EDITOR’S NOTE: With the recent time change, this Tillamook County Wellness blog seemed well “timely.” Sleep is restorative and often overlooked as a contributor to health problems. Here’s some great information from Dr. Gores.
By Dr. Monte Gores, Doctor of Acupuncture & Oriental Medicine at Rinehart Clinic
We live in challenging times and resiliency is more important than ever before. To be resilient is to be flexible and adapt to our ever-changing environment. So how do we cultivate ourselves to be more flexible? Maybe it’s best to sleep on it.
Insomnia and disturbed sleep affect more than 30% of people in the US. From difficulty falling asleep to staying asleep, sleep is a problem for many tired folks. Sleep is the body’s natural reset time when our brain and organs cleanse and rejuvenate. It is estimated the body needs on average, 7-9 hours of sleep a night. Some factors that can interrupt sleep are lack of exercise, acid reflux, smoking, alcohol, and obesity.
The Better Sleep Council found that 79% of people would feel better and more prepared for the day with an extra hour of sleep. Sleeping only 6-7 hours, you are twice as likely to be involved in a car crash and sleeping less than 5 hours increases your risk 4-5 times. Additional research has found that continuity of sleep is important for improved memory function. This study found that during restorative sleep, important memories are consolidated (the process where short-term memories are converted to long-term memories), and creativity is boosted as well.
Resilience requires energy and poor sleep depletes your energy reserves. Sleep also appears to restore our emotional brain circuits, boosting healthy levels of mood-supporting hormones, including serotonin, dopamine, and cortisol, that affect your body’s tools of resilience, including your thought, mood, and energy. Simply put, when you are physically exhausted, you have less capacity for resilience.
While you are sleeping, your body and brain can rest, regenerate, repair, detoxify, reduce inflammation, balance blood sugar levels, burn calories, support immune activity, and reset your energy reserves. Sleep is critical for basic maintenance and repair of the neurological, endocrine, immune, musculoskeletal, and digestive systems.
Natural tips to enhance sleep health
Reduce Exposure to Artificial Light – Artificial light from computers, phones, and other electronic devices disrupts the body’s natural ability to determine light from dark, which disturbs the circadian rhythm and throws off your sleep. The blue light emitted from alarm clocks and other digital devices also may suppress melatonin production.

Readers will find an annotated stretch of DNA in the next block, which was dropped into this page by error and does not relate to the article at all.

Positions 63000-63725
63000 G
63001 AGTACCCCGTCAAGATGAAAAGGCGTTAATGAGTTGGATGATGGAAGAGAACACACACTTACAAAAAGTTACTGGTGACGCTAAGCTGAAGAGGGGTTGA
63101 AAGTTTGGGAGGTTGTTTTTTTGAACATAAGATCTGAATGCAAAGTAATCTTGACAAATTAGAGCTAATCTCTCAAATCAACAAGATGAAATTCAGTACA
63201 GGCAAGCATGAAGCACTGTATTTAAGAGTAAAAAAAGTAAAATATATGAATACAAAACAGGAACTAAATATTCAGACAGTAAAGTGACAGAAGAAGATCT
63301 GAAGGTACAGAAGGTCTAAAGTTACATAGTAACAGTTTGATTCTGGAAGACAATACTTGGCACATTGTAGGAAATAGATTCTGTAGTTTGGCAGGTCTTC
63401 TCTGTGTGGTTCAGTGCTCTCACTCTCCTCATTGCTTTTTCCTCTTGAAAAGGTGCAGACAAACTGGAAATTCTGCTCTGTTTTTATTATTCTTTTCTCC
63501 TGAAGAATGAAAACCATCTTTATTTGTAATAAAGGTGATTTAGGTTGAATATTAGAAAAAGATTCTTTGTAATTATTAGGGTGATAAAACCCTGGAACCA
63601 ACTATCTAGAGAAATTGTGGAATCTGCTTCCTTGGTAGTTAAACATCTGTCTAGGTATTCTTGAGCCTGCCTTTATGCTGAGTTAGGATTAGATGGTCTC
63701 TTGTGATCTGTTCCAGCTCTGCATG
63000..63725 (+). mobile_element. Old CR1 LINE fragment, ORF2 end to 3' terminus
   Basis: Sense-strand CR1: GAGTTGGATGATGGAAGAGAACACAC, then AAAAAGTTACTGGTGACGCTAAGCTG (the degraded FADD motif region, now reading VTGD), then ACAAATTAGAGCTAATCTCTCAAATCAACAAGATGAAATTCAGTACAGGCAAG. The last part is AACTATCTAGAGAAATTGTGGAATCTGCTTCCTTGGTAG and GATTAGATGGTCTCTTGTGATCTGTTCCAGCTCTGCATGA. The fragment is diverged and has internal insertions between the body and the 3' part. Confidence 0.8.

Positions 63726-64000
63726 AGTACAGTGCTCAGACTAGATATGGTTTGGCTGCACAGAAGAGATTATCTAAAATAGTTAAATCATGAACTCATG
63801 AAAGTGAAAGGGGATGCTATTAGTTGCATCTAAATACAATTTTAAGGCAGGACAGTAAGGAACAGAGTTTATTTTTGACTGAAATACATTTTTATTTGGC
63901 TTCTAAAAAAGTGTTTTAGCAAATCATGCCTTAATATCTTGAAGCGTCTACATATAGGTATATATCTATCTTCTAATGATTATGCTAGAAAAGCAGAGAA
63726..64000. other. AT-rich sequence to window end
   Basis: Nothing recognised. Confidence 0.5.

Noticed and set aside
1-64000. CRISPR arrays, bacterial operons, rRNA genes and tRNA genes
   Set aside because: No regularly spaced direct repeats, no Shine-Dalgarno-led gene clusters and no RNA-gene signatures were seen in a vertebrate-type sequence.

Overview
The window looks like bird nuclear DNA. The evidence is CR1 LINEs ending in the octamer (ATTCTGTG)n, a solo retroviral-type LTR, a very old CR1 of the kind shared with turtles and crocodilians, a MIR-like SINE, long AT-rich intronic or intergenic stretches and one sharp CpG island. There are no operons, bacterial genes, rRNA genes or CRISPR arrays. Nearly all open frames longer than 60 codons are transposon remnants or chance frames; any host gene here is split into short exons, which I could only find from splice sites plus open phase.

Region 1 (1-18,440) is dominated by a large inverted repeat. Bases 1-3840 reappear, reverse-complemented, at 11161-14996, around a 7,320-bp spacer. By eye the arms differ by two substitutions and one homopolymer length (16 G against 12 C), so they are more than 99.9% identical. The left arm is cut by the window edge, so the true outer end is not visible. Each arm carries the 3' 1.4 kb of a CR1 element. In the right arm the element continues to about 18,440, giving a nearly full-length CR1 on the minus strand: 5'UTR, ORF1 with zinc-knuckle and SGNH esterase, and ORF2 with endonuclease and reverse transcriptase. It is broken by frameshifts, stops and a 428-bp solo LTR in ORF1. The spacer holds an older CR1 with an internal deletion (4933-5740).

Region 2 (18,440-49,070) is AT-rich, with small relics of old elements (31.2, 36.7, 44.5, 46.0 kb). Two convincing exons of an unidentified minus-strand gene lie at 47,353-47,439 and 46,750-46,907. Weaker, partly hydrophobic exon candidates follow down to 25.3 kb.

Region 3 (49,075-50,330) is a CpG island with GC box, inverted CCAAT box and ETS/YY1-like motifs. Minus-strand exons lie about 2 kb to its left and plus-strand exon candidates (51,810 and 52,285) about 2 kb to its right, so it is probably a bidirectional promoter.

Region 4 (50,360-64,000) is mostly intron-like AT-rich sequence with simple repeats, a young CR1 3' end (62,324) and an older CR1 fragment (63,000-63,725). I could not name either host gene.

Make the bedroom as dark as possible. Use blackout shades to make your bedroom pitch black and cover or turn off all devices that glow or give off any light (including digital alarm clocks).
Don’t be too full – or too hungry – when you go to bed. Some people sleep better after eating a light dinner. This is especially true for those with digestive issues. Others, like those with a tendency toward hypoglycemia (low blood sugar), do better with a snack before bed (and possibly even during the night).
Go to bed earlier. You’ve heard the saying “an hour before midnight is worth two hours after.” It turns out there is some truth to that.
Decrease caffeine and alcohol consumption. Coffee can remain in your system for up to 12 hours. Alcohol may prevent the body from falling into a deep state of sleep leaving you groggy in the morning.
Try herbal teas before going to bed. Some common herbal teas that are safe and helpful are: chamomile, lavender, skullcap, and valerian root. Supplements such as magnesium, vitamin D3, or L-theanine can also be a helpful aid for a better night’s rest. Always consult your healthcare practitioner before starting a new supplement regiment.
Acupuncture can also be helpful for insomnia and relaxation. The placement of tiny needles is used to induce a sense of relaxation and calmness via the nervous system. Acupuncture has been shown to increase sleeping time and longer REM states in numerous clinical studies.
Sleep is one of the foundations for resilience and a pillar for health. Deepening your sleep or getting adequate sleep can have profound effects on your health and well-being. Restful sleep can improve mental clarity and memory, enhance athletic performance, boost mood and energy, improve immune function, and increase our tolerance to stress. Exercise, proper eating, acupuncture, and less caffeine and alcohol can all help you get the rest you need.
For more local health and wellness information, visit www.tillamookcountywellness.org or follow Tillamook County Wellness on Facebook, Instagram and Twitter.